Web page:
Higher Education: University Offers Four-Year Degree In Weed

I have a feeling that transfers and admissions at Northern Michigan University are about to go sky high. That is because Northern Michigan University now offers a four-year medicinal plant chemistry degree – translation: a degree in weed. There are already schools that offer classes on marijuana and the laws pertaining to it, but NMU’s program is the first of its kind; a four-year bachelor’s degree in the science and business of marijuana.

The Marquette-based school said that a dozen students have signed up for the program thus far, but that number will surely jump once word gets out. But don’t expect to sail through the program just because of the content matter. “Obviously, the program is new and different and it might speak to a certain crowd. But for a student to succeed, they’re going to have to be very dedicated and motivated. This is not an easy program. It’s a really intense, biology chemistry program,” said associate chemistry professor Brandon Canfield, who devised the program. Canfield said he thought of the idea when he was attending an American Chemical Society meeting last year. “It was my off day and I saw there was a cannabis chemistry group that was putting on a whole series of talks,” Canfield said. “I heard all about the need for analytical chemists and all sorts of interesting talks. That was the initial spark.” After 18 months of development, the weed program is now a real college degree.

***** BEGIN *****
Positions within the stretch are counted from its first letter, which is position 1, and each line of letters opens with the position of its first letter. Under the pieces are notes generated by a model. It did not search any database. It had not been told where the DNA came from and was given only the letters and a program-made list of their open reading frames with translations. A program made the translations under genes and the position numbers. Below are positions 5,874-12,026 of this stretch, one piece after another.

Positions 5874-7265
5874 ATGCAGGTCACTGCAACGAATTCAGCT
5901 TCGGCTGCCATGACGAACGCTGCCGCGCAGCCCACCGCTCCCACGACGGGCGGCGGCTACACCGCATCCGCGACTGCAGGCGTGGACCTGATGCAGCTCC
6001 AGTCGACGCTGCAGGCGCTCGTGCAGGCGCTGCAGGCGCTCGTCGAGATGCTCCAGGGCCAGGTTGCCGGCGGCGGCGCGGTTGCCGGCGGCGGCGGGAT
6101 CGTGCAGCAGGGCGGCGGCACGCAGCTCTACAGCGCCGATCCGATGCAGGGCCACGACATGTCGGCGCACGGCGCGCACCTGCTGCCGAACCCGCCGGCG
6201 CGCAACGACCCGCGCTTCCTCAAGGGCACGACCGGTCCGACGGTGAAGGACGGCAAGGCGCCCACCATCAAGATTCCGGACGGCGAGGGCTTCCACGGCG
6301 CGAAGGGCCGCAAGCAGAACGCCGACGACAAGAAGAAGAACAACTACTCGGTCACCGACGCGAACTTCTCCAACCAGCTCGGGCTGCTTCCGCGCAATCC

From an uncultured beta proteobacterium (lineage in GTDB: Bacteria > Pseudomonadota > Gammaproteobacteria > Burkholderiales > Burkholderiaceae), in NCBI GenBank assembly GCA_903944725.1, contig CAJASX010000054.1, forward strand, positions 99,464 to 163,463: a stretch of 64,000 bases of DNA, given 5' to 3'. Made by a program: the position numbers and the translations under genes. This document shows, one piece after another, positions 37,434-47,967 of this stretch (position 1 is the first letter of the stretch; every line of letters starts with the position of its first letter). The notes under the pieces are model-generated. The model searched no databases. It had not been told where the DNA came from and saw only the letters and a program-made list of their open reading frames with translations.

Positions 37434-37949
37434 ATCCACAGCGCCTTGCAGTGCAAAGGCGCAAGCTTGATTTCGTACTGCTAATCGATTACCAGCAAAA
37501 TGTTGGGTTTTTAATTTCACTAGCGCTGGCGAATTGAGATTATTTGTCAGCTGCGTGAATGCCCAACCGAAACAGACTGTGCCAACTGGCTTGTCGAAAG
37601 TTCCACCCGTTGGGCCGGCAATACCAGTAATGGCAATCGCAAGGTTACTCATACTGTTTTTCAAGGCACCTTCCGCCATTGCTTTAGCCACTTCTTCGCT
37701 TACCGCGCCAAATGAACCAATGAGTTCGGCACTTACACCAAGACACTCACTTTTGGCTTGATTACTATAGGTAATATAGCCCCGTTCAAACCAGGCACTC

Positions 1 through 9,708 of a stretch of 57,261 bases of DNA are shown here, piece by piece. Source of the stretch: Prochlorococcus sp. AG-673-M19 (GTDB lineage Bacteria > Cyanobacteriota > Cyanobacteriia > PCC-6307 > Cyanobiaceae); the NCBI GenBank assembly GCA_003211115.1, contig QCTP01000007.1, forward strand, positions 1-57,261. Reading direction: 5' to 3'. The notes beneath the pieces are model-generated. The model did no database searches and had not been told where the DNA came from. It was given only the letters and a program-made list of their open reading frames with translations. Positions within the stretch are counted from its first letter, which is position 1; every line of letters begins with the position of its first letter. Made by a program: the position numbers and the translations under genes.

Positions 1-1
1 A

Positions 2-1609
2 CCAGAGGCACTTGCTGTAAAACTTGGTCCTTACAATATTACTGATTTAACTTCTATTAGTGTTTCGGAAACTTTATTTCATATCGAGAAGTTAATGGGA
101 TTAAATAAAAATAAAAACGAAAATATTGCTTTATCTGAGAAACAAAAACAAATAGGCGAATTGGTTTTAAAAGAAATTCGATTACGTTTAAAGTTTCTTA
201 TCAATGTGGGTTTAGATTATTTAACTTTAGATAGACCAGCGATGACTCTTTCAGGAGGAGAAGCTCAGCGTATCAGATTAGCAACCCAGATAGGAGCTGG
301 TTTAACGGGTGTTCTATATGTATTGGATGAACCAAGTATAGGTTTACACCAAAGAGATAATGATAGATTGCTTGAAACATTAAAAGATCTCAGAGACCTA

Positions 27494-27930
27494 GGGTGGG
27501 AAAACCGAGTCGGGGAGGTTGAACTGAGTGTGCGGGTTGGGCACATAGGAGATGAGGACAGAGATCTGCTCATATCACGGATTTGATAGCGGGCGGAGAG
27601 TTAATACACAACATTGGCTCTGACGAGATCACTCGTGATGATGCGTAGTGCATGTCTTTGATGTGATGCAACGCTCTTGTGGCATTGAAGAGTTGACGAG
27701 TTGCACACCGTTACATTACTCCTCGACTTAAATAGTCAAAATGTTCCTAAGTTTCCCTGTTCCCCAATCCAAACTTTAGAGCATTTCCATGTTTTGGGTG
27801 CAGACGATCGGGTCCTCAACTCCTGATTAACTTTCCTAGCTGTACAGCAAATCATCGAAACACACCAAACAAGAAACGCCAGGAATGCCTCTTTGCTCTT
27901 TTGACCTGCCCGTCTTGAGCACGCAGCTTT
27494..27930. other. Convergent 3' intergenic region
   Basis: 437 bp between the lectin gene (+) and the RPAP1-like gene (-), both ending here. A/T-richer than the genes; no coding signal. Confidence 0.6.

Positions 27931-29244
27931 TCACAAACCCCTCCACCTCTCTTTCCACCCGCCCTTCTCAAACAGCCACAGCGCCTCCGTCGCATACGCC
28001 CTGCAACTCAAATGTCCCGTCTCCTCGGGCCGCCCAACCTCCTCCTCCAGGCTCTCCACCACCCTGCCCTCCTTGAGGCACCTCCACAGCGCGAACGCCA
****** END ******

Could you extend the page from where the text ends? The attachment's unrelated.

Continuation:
The dopest degree in the world will focus on the business of marijuana and cover all aspects of the cannabis industry. Courses will be wide-ranging and include accounting, chemistry, biology, biostatistics, biochemistry, botany, genetics, horticulture, marketing, organic chemistry, and finance. Students will learn about medical marijuana and how it helps treat chronic pain, nausea, seizures, glaucoma, and other illnesses.

But here’s the catch, because there’s always a catch. There won’t actually be any marijuana used in the four-year program. Northern Michigan University students will not be allowed to grow marijuana plants. There will be no actual cannabis in the program at all. Instead, students will need to use other plants such as mint. Sweet. Mint. Awesome. However, the school is working on building relationships with legal marijuana growers and dispensaries so that students can get internships in the weed industry. The internships will need to be out of state since recreational marijuana use is currently not legal in Michigan.

“Many of the states are legalizing different substances and they’re really looking for quality people to do the chemistry and the science,” said NMU trustee James Haveman. “And it’s the university’s responsibility to produce those kinds of students for those kinds of jobs.”

Finally, when someone asks you, “Where’d you learn that, Cheech? Drug School?,” you can actually say, “Yes. Yes I did so put that in your pipe and smoke it.”

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